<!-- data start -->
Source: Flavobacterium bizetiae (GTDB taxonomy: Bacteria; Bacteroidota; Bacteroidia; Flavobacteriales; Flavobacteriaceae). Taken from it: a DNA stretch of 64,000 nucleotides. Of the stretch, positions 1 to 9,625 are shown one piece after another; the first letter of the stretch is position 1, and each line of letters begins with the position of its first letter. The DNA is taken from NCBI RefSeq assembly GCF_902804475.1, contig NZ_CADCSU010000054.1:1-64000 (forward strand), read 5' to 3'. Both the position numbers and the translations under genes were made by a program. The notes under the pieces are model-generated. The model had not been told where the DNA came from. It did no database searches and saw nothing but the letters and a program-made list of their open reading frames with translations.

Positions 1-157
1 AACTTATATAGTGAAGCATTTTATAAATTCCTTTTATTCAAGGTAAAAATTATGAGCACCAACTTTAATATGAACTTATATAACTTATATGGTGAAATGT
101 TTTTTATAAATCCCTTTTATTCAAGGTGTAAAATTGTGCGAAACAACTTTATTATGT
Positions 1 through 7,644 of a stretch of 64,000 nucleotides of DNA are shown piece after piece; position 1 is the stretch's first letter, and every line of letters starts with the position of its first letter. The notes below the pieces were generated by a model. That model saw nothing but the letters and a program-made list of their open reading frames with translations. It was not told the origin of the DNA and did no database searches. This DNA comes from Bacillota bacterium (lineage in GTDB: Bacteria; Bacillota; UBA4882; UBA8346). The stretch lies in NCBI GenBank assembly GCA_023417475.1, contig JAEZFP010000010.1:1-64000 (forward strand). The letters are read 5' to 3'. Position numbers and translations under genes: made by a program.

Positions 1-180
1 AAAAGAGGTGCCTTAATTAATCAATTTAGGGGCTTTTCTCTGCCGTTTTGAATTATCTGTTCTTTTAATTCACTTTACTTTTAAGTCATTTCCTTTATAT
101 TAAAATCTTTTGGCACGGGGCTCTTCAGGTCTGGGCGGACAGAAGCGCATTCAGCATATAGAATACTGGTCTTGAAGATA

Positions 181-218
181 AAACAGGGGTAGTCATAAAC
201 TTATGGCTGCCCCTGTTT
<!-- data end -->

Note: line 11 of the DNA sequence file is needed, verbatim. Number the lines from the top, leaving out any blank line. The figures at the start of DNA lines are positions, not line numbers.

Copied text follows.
201 TTATGGCTGCCCCTGTTT